A better sulphur supplier is ammonium sulphate, which makes the sulphur available in a form that can be directly taken up by plants. By itself, ammonium sulphate is less attractive as a fertilizer for fertilizing purposes by reason of its relatively low nitrogen content (21%) and its high sulphur content, but by combining ammonium sulphate with urea in various ratios, it is possible to produce fertilizers with nitrogen and sulphur concentrations suited to specific requirements of crops. Thus, for example, by combining the two components in a urea/ammonium sulphate weight ratio of about 4/1, a fertilizer can be obtained which contains about 40% N and about 5% S, and is very suitable for many fertilizing purposes.
Ind. Eng. Chem., Process Des. Dev. 14 (1975) 269-276 describes the production, on a pilot-plant scale, of urea and ammonium sulphate containing fertilizer granules by pan granulation and by prilling mixtures of a highly concentrated urea solution (about 99%) and ammonium sulphate. The ammonium sulphate is added in solid form to the substantially anhydrous urea melt, but is only partially soluble therein, so that the urea and ammonium sulphate containing melt must be granulated or prilled at a high temperature (135 of undissolved ammonium sulphate in the melt as much as possible. At lower temperatures the melt contains so much undissolved material that it cannot be properly processed into granules. Higher temperatures cannot be used in connection with decomposition of the urea. By reason of the limited solubility of ammonium sulphate in the urea melt, the methods described are unsuitable for implementation on an industrial scale.
In an aqueous urea solution, ammonium sulphate is considerably better soluble than in a substantially anhydrous urea melt. Aqueous urea solutions can be processed into granules in the manner described in U.S. Pat. No. 4,219,589, in which an aqueous urea solution, to which a crystallization retarder for the urea has been added, is sprayed in the form of very fine droplets with an average diameter of less than 120 μm into a fluidized bed of urea granules at a temperature at which the water evaporates from the solution sprayed onto the nuclei, and urea crystallizes on the nuclei to form granules having the desired sizes.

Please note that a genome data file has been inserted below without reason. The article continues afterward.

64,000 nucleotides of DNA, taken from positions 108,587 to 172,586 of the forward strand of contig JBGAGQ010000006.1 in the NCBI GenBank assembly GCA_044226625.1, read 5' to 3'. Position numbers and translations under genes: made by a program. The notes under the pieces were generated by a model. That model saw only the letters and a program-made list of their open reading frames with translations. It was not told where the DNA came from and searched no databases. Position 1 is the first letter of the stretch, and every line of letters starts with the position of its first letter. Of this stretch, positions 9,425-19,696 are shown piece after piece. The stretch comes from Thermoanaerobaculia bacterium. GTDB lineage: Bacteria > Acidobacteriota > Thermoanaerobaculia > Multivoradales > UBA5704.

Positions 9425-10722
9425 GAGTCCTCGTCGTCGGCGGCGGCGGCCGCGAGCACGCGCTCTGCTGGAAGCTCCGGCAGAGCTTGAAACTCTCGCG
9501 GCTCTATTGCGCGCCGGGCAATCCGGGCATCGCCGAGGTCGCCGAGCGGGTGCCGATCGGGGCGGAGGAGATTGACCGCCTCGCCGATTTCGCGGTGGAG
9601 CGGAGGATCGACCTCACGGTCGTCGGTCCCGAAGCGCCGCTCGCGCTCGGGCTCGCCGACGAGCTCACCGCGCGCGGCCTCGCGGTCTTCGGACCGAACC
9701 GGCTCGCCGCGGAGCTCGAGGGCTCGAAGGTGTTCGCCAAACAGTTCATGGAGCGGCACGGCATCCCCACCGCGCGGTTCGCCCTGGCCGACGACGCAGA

The aqueous urea solution which is granulated in the method described in U.S. Pat. No. 4,219,589 preferably has a urea concentration of 92-97% by weight, specifically 94-96% by weight, and is sprayed into the fluidized bed at a temperature of 110 considerably better soluble in such solutions than in a substantially anhydrous urea melt, it is true, but not in a proportion that is interesting for fertilizing purposes, and a portion of the ammonium sulfate remains suspended in the solution in the solid state.
In U.S. patent specification No. 4,500,336 one of the examples is directed to the preparation of fertilizer granules, containing urea and ammoniumsulfate. In this process the ammonium sulfate is added in the form of ground solids. Due to the limited solubility of ammonium sulfate in aqueous urea-solution, a suspension or slurry of ammonium sulfate particles in aqueous urea is formed. In order to prevent problems with the granulation thereof it is necessary to feed this slurry to a colloid-mill to comminute the particles.
Especially at higher sulfate-contents, such as 30-40 wt.% of ammoniumsulfate, granule build-up in the bed becomes more difficult, and the weight ratio of off-size product to on-size product is less favorable compared with those obtained with pure urea. Furthermore, the granules become less round and less smooth, so that they are more sensitive to abrasion. Dust emission from the granulator, i.e., the fine solid material entrained by the air of fluidization exiting from the granulator, which is partly trapped in cyclones, is rather high and contains a much higher percentage of ammonium sulphate than the final product.